If you’ve been accepted as an auxiliar de conversación with the North American Language and Cultural Assistants Program or simply going to study abroad in Spain you’ll have to deal with the most complicated part of the application process, applying for the student visa for Spain. This is something that you’ll have to do before you leave for Spain and it’s the same student visa for anyone studying in Spain or working in one of the English teaching programs such as North American Language and Cultural Assistants, BEDA, or UCETAM.
In this post, I’ve outlined all of the requirements for the student visa for Spain at the Spanish Consulate in Miami, Florida, which is where I applied for my visa back in 2012. I may update this post later with the requirements for all of the Spanish consulates in the U.S., but for now, I’m going to help you apply for the visa with the Miami Consulate. The Miami consulate is where anyone who is a resident (or a student) of Florida, Georgia, or South Carolina has to go to apply for a student visa to be an auxiliar de conversación.
Copies of the Application Form (2)
You’ll need to fill out this form and fill it out as well as be sure to have 2 copies to turn in to the consulate. I highly recommend having 3 copies, two to submit and one to keep for yourself.
Recent Passport Sized Photos (2)
As you see in my Spanish student visa, a photo is needed to process your visa. The Miami Spanish consulate requires 2 copies of a recent passport photo attached to your application forms (mentioned above). You can have these passport photos taken at any pharmacy such as CVS or Walgreens and they’ll be done in minutes for cheap.
Must be valid for at least 6 months and have 2 blank pages. Many people ask if it’s necessary to leave their passport for a few weeks with the consulate and the answer is yes, you need to give them your passport. It might seem a little scary to hand it over, but the Spanish consulate needs the passport because your visa comes in the form of a sticker that goes inside, covering an entire page.
Driver’s License/State ID or Student Card
Bring your driver’s license or state id card, or in case you’re not a permanent resident of Florida, Georgia or South Carolina you can bring your university id showing that you’re studying in one of those states. At the appointment, they’ll look at your ID to confirm your residency and then give it back to you.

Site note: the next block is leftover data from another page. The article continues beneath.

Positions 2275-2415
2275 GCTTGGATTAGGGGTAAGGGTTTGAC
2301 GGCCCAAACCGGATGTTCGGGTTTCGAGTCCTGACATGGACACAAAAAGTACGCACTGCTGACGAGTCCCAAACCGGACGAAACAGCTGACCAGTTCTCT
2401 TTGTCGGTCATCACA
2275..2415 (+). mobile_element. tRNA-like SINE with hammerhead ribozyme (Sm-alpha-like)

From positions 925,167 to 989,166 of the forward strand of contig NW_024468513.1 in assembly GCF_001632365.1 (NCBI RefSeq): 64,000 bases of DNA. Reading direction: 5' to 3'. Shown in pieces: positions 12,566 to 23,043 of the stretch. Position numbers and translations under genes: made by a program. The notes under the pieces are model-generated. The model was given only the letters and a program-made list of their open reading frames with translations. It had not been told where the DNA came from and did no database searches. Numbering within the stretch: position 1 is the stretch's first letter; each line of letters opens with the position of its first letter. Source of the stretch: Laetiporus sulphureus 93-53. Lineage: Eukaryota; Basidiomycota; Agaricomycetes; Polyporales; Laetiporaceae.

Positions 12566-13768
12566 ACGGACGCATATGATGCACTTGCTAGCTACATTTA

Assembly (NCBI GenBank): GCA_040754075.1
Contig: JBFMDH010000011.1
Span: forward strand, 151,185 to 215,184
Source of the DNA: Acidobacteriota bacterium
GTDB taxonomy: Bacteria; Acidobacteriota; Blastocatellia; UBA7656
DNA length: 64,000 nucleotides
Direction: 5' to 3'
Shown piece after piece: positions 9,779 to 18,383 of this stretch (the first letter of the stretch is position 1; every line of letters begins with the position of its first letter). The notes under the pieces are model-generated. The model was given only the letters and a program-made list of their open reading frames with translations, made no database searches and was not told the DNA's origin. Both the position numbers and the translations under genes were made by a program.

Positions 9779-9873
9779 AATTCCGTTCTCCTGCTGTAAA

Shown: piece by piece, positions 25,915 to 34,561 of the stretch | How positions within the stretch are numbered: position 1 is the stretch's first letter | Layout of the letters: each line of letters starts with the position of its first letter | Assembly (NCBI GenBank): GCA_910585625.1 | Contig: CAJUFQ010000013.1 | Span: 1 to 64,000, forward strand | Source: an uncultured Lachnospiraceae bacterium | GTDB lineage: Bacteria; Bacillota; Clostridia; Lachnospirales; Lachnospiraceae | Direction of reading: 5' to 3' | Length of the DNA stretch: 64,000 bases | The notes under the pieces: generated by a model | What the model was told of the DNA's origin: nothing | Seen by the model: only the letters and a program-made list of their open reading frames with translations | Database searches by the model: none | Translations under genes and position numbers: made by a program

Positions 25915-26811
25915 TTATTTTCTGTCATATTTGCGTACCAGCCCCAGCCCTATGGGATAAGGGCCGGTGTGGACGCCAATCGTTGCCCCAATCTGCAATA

School Placement Letter
Your carta de nombramiento is the letter you’ll receive from the Ministry telling you the name and address of the school you have been assigned to as an auxiliar. Bring this letter (and maybe a copy) to your appointment. If you’re working as an auxiliar de conversación this letter meets the “letter of acceptance”, “proof of insurance”, and “proof of funds” requirements for the student visa for Spain.
Part of your application includes a mandatory health certificate printed on letterhead, stamped, and signed by a doctor verifying that you are free from diseases that could cause harm to others. The Miami consulate is known for being sticklers about the wording of the certificate so make sure the following statement is printed on your doctor’s letter:
“This health certificate verifies that Mr. /Mrs. /Ms (…) does not suffer from any illnesses that could cause serious repercussions to public health according to the specifications of the international sanitary regulation of 2005.”
The certificate is only valid for 3 months so don’t get it too early because it needs to be valid when you submit it with your visa application.
At the visa appointment, you need to bring the original certificate translated to Spanish, plus a copy. I used FoxTranslation, now called Rev, and I had my translation back in less than 12 hours.
Like the medical certificate, your background check is also only valid for 3 months. The background check also needs the Apostille of the Hague (a type of certification) and be translated to Spanish. A state background check is perfectly fine unless you have lived in more than one state then you need a background check from each state or you could skip that nonsense and apply for an FBI background check. Also, if you have lived abroad you need a background check from every country you have lived in for more than 6 months.
I applied for the Florida background check which you can do by printing the criminal history information request form and mailing it in according to the instructions on the page. The cost is only $24 and you can mark to request the results in Spanish, meaning you don’t have to pay extra for a translation. Score! Results should be returned to you by mail in 7-10 days. I remember mine came back in about a week.
Once you have the background check, you now need to get it stamped with the Apostille of the Hague. In Florida, you can either mail in your documents to be stamped or you can stop by in person, no appointment needed. You can find more information about the apostille on this page.
For Georgia and South Carolina residents you can find information about background checks and apostilles at the links below:
*Heads up: Always be sure to double check the requirements on the consulate’s website before your appointment. I’ll do my best to keep this page updated each year for new applicants, auxiliares or study abroad students. Unfortunately, knowing Spain, this information could change at any time and I’m not responsible for any changes they may make.
I hope this guide has been helpful for anyone applying for a student visa for Spain through the Miami consulate. My personal experience was a bit overwhelming making sure I had all of the correct paperwork necessary to avoid problems in the visa process, so I want to help you get your Spain student visa with no problems.
If you have any questions or need clarifications about any part of the process leave a comment below and I’ll be sure to help you get the right answer!